Ipfs and distributed peer review

Hi All,

I wanted to share a use case I’ve been using experimenting with. The core idea is that I want to separate peer review from publication.

Anyone should be able to publish their data anywhere, and that data should be able to be used anywhere.

But since we’ve de-coupled quality control from publication, how can we learn about the quality of that data or whether or not it has been reviewed since it no longer has a single point of access (aka a specific book or siloed website) or identifiable origin.

Enter ipfs. Instead of thinking about the data’s origin, we can think about its content.

To demonstrate, I’ve built a little review registry. http://dll-review-registry.scta.info/

It was originally built for the Digital Latin Library and intended to be a review registry for reviews of latin editions, but there’s no reason it can’t support reviews of any file or any kind of data. If there is a url for the data, a review can be created.

Anyone can log in with their github credential to leave a review about any piece of data. They simply have to provide a link to the data and the text of their review.

When they hit submit, the system will retrieve the content of the provided url. It then uses ipfs to pin that content to that node, making it available on the ipfs network. (note, I’m having trouble getting port 4001 exposed at the present, so pinned data is for the moment only available at the scta gateway (http://gateway.scta.info). But it is enough to give you the idea.)

Once a review is made, the registry becomes a discovery endpoint that any application can use to discover whether or not the content has been reviewed. See my early and primitive API docs: Swagger UI

Any application can send the endpoint the link to a file (or a pre-computed 256 or ipfs hash) and the registry will return any reviews for that exact content/hash.

The beauty is, in typical, IPFS fashion, you don’t have to know the “location” of the reviewed data. You can just send the service the data you have, the system will compute the hash and check to see if there any reviews for the identical content.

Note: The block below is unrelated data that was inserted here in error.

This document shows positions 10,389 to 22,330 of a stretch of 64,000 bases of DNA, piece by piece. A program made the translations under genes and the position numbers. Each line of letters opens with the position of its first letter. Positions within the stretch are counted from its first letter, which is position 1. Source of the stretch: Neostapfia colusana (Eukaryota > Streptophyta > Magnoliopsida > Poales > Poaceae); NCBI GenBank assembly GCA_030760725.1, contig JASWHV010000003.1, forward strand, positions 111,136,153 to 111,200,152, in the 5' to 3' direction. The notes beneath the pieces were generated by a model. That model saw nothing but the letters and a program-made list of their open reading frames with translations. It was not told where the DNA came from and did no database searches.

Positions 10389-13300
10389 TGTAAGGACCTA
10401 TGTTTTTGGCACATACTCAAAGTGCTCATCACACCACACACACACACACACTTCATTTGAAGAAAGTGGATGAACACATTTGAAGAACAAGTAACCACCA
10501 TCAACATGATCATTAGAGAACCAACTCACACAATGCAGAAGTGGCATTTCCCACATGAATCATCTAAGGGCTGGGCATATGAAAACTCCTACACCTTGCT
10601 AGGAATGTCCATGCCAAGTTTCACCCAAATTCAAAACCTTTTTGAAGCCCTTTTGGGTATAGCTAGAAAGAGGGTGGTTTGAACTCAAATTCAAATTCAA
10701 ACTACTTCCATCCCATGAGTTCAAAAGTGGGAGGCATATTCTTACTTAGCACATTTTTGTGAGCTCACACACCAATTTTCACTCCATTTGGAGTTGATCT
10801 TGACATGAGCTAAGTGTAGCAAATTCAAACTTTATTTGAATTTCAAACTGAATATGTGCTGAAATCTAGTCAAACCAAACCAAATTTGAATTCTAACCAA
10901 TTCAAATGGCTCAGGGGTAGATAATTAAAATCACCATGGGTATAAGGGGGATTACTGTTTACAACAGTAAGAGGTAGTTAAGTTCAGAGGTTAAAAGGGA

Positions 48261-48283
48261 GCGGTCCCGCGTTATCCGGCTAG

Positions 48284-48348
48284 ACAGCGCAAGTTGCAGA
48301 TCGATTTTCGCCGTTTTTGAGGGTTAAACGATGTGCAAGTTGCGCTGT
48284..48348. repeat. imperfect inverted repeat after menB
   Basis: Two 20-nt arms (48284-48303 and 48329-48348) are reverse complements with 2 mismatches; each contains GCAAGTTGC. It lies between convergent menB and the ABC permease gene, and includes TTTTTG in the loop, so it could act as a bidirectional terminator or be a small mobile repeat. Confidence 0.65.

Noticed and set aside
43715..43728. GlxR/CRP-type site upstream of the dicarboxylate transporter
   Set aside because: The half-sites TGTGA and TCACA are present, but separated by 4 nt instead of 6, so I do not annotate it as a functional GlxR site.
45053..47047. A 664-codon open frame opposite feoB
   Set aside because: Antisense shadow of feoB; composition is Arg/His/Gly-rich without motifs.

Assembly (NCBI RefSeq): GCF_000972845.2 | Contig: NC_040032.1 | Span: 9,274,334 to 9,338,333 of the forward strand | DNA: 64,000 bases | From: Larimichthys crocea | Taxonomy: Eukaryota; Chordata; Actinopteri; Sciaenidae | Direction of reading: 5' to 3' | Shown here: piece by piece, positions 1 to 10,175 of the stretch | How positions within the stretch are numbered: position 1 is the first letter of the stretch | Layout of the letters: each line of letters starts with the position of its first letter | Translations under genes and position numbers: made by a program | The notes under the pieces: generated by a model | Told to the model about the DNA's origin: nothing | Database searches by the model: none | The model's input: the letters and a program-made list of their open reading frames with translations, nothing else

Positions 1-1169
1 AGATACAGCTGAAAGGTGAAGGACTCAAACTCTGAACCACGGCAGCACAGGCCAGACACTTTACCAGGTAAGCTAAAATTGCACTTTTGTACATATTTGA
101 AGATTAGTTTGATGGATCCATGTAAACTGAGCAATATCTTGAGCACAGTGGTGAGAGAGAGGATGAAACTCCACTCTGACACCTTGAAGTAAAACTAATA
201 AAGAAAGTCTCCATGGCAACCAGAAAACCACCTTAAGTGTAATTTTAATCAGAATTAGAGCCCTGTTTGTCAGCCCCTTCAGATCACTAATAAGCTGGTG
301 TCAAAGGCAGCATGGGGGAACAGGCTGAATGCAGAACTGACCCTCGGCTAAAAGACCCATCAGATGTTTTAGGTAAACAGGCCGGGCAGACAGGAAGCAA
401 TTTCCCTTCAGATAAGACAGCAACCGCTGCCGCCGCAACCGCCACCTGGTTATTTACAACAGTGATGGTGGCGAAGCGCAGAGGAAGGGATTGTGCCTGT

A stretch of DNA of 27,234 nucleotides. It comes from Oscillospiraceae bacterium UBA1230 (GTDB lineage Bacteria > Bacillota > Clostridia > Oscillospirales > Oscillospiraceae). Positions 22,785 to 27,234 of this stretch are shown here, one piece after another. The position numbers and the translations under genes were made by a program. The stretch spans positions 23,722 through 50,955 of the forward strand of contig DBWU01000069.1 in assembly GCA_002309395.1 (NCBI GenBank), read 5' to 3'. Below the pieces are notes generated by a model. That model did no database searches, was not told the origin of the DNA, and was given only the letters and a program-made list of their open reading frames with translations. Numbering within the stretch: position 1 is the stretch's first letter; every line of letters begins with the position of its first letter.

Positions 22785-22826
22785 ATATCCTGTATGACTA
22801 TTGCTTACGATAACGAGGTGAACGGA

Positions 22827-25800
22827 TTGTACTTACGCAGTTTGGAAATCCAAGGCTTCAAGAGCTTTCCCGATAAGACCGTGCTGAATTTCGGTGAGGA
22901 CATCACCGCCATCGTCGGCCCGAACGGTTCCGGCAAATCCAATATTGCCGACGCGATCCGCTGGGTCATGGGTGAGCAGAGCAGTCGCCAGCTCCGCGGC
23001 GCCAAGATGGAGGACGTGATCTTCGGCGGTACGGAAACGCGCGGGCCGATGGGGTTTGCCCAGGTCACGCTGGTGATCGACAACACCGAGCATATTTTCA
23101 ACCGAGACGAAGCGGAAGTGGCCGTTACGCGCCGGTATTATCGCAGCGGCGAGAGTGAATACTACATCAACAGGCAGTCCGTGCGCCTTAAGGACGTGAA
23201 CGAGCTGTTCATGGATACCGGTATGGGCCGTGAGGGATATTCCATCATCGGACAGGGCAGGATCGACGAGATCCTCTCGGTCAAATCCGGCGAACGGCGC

Here are two screen shots of independent applications using the review registry and reviewed data pinned to the ipfs network. In each case, you can see a little “green” review badge that has been separately retrieved from the service.

You can see the request in action here: http://scta-staging.lombardpress.org/text/lectio1 or see the screen shot below.

This second screen shot includes the ipfs hash as an indicator of the precise data that was reviewed. (See the bottom right corner)

I’d be interested to hear from others who are interested in similar questions: How could we use ipfs to create a global review registry of distributed content? How does this fit with related work you’re already doing? How can we collaborate further?


In the abstract, what you’re building is a centralized registry of metadata about decentralized content, where the review and the metadata about the review are all metadata about a hash and in this case the hash is the identifier for some publication stored on IPFS.

Some things to ponder:

  • If you add the text of the review, and the metadata about the review, to IPFS then you get to treat that bundle of data as just more IPFS content
  • If you use IPLD to express the metadata you will get powerful benefits
  • If you persist the data in a distributed way using, for example, ipfs pubsub or a blockchain, then your entire peer review system would be distributed and serverless. except…
  • If you do all of those things then your only remaining point of centralization is the authentication tool – in this case you’re using github – and you could consider using something like uport or keybase to decentralize even that.
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@kosson @flyingzumwalt